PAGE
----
At different times, former Massachusetts Gov. Mitt Romney (R) has both supported and derided the Troubled Asset Relief Program (TARP), better known as the bank bailouts of 2008. Most recently, Romney called it a “slush fund” that “should be shut down.”
Today, however, Romney’s 2012 presidential campaign stopped at Lincoln Financial Group in Concord, New Hampshire, where hundreds of the company’s employees turned out to hear Romney talk about jobs and the economy. Lincoln Financial Group and its parent company, Lincoln National Corporation, took $950 million in TARP funds in 2008.
That’s not the worst of it, though. Originally, Lincoln Financial was eligible for much less in TARP funding because it did not qualify for money marked for thrift savings companies. To become eligible, it bought a small thrift savings company that, on its own, would have received only $350,000 in TARP funding. Because of how TARP funding was calculated, however, Lincoln Financial was eligible for the $950 million it received solely because it added the small thrift savings company. In 2010, the Special Inspector of TARP issued an oversight report about the program in which he detailed the way Lincoln Financial gamed the system to receive more funding:
Hartford and Lincoln were able to obtain CPP funds by buying small thrift savings institutions and becoming thrift/savings and loan holding companies, thereby meeting the technical criteria for receipt of CPP funds. The amount of CPP funds provided, however, was then determined by the assets of the holding company (i.e., the parent insurance company), not just the assets of the much smaller qualifying thrifts. In the case of Lincoln, for example, the company was able to obtain $950 million in TARP funds after it acquired a thrift that, on its own, would have been able to obtain at most $350,000 (if it would have qualified for CPP funding at all). Moreover, in using TARP funds, there was no requirement that TARP funding be used in connection with the subsidiary thrifts’ activities. As it happened, the insurance companies reported that they used little (in the case of Hartford) or no (in the case of Lincoln) TARP funds in connection with the subsidiary thrifts’ activities but rather used the vast bulk of the funds to support their insurance businesses. Stated another way, simply by purchasing comparatively tiny thrifts, Hartford and Lincoln — companies whose primary businesses (unlike other CPP participants) have little to do with lending to consumers and businesses — gained access to more than $4.3 billion in taxpayer funds, an amount that is many multiples of the thrifts’ total assets.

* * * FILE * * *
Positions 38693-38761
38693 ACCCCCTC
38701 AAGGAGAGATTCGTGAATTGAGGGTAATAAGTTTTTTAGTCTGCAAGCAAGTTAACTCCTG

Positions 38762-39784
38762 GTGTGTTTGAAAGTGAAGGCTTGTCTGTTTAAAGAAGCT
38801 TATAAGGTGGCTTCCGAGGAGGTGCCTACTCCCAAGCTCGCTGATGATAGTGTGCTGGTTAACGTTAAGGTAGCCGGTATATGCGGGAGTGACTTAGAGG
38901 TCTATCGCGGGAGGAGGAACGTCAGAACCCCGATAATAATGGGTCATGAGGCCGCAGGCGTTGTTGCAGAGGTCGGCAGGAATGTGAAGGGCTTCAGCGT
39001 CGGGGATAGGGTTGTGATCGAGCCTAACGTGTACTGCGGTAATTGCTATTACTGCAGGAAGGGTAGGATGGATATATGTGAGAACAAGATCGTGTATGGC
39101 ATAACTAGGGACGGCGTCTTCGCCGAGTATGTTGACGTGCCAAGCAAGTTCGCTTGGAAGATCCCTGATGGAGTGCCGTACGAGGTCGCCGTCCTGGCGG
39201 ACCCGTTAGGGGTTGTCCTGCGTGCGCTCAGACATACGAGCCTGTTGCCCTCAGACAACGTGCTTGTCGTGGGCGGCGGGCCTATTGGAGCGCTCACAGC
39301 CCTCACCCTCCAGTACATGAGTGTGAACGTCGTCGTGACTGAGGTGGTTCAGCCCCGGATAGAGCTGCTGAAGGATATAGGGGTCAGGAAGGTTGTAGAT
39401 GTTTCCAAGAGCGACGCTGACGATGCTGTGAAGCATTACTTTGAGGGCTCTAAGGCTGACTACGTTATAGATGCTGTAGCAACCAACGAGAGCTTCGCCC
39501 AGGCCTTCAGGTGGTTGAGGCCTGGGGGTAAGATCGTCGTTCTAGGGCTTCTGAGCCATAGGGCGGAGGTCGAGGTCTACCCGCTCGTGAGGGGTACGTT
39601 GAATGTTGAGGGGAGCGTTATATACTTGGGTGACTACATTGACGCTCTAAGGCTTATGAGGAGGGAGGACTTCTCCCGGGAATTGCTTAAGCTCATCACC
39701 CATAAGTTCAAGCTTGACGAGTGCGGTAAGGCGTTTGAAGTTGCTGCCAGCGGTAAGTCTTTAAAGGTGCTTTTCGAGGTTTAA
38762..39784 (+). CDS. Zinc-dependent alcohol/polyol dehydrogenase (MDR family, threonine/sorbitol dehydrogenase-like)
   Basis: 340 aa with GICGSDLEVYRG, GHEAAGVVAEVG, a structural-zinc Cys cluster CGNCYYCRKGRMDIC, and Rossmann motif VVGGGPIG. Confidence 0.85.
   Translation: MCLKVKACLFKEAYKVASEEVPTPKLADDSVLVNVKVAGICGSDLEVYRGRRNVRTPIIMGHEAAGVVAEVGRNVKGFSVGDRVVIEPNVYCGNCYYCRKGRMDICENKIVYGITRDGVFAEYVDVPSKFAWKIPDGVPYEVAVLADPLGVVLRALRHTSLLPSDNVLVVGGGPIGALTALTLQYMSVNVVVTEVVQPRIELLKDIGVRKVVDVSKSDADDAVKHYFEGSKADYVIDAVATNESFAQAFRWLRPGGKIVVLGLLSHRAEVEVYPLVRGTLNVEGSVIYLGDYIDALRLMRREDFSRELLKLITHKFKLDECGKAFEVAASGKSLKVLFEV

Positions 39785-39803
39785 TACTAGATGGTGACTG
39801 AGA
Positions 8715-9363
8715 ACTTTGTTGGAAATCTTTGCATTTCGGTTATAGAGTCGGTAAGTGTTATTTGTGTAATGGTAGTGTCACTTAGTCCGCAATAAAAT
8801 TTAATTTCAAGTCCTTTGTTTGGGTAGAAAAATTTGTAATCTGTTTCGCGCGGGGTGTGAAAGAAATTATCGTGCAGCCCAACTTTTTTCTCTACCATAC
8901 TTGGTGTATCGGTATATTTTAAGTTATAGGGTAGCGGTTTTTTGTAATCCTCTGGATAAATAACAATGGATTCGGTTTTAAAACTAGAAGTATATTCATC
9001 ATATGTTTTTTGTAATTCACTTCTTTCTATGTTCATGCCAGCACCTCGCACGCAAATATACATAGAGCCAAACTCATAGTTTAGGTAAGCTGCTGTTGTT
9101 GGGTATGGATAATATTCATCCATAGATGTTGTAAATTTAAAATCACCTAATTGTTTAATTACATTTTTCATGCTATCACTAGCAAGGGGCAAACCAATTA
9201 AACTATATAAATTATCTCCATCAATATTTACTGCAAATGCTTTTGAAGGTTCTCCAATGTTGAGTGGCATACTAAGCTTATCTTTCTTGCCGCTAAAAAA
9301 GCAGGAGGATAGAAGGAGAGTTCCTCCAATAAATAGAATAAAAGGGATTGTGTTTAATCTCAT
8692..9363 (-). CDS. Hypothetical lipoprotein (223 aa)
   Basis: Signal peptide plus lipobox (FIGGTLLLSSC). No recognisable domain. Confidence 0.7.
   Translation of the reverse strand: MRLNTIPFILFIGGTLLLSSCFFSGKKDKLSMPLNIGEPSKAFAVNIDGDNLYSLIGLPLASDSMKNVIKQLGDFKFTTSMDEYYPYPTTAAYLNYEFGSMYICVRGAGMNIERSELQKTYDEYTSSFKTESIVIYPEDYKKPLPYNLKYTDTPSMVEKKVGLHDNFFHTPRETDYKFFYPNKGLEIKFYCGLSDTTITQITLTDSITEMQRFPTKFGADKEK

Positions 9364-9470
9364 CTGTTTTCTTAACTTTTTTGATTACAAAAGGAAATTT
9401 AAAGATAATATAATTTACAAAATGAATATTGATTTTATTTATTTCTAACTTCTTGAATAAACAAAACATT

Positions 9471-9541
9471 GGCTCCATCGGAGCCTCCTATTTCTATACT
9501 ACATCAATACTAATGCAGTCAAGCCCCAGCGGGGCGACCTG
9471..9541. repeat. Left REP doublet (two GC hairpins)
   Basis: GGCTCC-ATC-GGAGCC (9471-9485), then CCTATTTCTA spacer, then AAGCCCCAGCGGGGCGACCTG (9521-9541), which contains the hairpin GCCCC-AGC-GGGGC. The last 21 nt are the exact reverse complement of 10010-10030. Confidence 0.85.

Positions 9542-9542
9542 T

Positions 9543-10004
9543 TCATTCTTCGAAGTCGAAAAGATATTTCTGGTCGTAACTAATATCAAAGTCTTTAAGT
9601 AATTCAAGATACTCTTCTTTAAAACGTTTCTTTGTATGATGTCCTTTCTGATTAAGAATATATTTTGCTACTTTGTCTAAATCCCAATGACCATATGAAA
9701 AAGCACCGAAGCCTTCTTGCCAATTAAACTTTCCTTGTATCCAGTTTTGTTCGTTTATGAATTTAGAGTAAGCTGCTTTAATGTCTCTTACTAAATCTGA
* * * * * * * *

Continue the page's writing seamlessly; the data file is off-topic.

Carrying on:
In 2009, Romney told the crowd at the Values Voters Summit that, when the government starts “bailing out banks…we have we have every good reason to be alarmed and to speak our mind.” That apparently wasn’t the case today. According to reports from the event, Romney never mentioned the bailouts even while standing inside of a company that benefited directly from them.